The origin of Doctrine of Pleasure can be traced back to the development of the concept of United Kingdom. In the case of Dunn v R[2], the Court of Appeal held that the term ‘Doctrine of Pleasure’ has been taken from the Latin phrase “durante bene placito” which implies “during great pleasure” or “Durante bene placito rigis” which implies “during good pleasure of the ruler”. Hence, this doctrine is necessary to be executed (held in the case of Shelton v Smith[3]). This rule was adopted in India at the time of pre-independence period by virtue of the Government of India Act, 1935 and now after independence, it has been provided constitutional status.


The main purpose of this doctrine is to inculcate the sense of security and fair play in the civil servant so that he may work and function efficiently and also give his best to the country. Lastly, the authority will not be bound to continue in public service whose conduct is not satisfactory.

Position Of This Doctrine In India

The Doctrine of Pleasure is also followed in India. As like the Crown, the President of India is the Executive Head of the Union and he has the power vested with him to remove a civil servant at any time under this doctrine. It is not blindly copied in India and is subject to some modifications from that of England. In India the provision for this doctrine is contained in Article 310 of the Indian Constitution which reads as-

“Tenure of office of people serving the Union or State-

aside from as explicitly gave by the Constitution, each individual who is a member of a defense service or of a civil service of the Union or of an All India administration or holds any post associated with defense or any civil post under the Union, holds office during the pleasure of the President, and every person who is a member of a civil service of a state or holds any civil post under a State holds office during the pleasure of the Governor of the State”.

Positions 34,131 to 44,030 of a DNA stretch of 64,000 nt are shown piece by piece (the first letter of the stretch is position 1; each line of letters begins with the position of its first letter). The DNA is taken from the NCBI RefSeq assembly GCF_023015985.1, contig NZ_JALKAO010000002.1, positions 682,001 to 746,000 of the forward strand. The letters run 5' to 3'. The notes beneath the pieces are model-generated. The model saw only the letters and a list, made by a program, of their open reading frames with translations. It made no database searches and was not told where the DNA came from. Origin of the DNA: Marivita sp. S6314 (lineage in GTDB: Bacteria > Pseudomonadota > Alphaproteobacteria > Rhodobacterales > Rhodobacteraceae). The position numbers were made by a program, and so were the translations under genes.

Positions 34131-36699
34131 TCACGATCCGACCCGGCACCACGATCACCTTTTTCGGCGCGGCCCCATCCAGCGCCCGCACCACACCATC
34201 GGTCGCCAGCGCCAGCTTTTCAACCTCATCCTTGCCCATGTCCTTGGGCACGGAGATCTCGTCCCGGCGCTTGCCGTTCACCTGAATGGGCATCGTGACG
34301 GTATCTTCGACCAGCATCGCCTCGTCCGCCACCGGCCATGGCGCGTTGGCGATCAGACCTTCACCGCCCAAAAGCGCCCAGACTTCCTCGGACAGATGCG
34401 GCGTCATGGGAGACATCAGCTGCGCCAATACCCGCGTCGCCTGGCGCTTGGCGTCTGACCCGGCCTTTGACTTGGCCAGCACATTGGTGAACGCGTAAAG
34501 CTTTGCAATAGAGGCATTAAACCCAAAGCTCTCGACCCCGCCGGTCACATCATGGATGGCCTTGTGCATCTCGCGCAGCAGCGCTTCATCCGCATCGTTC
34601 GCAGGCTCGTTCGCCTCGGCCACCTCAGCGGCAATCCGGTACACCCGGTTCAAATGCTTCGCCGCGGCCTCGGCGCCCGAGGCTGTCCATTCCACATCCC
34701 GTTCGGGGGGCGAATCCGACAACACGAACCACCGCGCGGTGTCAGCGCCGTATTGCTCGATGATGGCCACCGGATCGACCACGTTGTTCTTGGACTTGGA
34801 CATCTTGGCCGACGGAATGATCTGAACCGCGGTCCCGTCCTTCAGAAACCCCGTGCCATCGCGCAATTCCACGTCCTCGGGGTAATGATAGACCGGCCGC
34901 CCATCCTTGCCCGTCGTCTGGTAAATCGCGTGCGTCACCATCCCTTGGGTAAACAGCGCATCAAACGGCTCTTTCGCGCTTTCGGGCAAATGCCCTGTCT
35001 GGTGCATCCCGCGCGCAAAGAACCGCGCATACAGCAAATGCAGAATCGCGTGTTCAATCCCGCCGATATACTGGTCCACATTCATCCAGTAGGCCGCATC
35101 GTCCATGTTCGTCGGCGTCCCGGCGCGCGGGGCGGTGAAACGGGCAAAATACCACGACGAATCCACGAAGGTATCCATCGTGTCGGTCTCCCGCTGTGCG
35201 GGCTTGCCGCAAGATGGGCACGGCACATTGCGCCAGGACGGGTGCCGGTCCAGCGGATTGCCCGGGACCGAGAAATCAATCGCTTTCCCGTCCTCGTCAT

Expressly Excluded From The Rule Of Pleasure

The Doctrine of Pleasure is subjected to constitutional limitations. Persons who are excluded from operation of pleasure doctrine includes-

  1. Supreme Court Judges (Article 124)
  2. Auditor General (Article 148)
  3. High Court Judges (Article 217, 218)
  4. Member of Public Service Commission (Article 317)
  5. Chief Election Commissioner

Procedural Safeguards

The Procedural Safeguards of Doctrine of Pleasure are laid under Article 311 of the Indian Constitution. These protections maintain the confidence of the public in civil services and assure them to carry out their duties efficiently without any fear of unjust or unlawful removal from their office under this doctrine.

  1. A civil servant cannot be dismissed or removed by a subordinate authority. In the case of Mahesh v State of Uttar Pradesh[4] and Union of India v Gurbaksh Singh[5], it was held that no member of All India Services or Civil Servant of Union or State shall be dismissed or removed by an authority subordinate to that by which he was appointed.